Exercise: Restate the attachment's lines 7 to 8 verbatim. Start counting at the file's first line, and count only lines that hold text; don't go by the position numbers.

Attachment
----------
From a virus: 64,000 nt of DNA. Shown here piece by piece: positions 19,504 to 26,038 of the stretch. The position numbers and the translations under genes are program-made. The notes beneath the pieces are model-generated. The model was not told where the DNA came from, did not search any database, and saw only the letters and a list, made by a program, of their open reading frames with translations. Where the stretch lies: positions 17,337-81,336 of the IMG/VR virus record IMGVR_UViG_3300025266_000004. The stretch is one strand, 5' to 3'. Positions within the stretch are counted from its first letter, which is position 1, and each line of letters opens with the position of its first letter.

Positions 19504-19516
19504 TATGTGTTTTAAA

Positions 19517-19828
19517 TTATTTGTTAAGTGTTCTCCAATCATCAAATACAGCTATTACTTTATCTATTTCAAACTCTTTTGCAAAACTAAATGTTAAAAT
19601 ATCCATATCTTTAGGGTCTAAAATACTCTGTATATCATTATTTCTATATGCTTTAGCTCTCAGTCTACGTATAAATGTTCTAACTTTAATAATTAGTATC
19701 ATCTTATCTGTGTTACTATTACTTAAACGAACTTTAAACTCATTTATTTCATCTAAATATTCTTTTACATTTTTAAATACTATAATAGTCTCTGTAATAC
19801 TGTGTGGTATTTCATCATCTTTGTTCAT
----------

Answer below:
19701 ATCTTATCTGTGTTACTATTACTTAAACGAACTTTAAACTCATTTATTTCATCTAAATATTCTTTTACATTTTTAAATACTATAATAGTCTCTGTAATAC
19801 TGTGTGGTATTTCATCATCTTTGTTCAT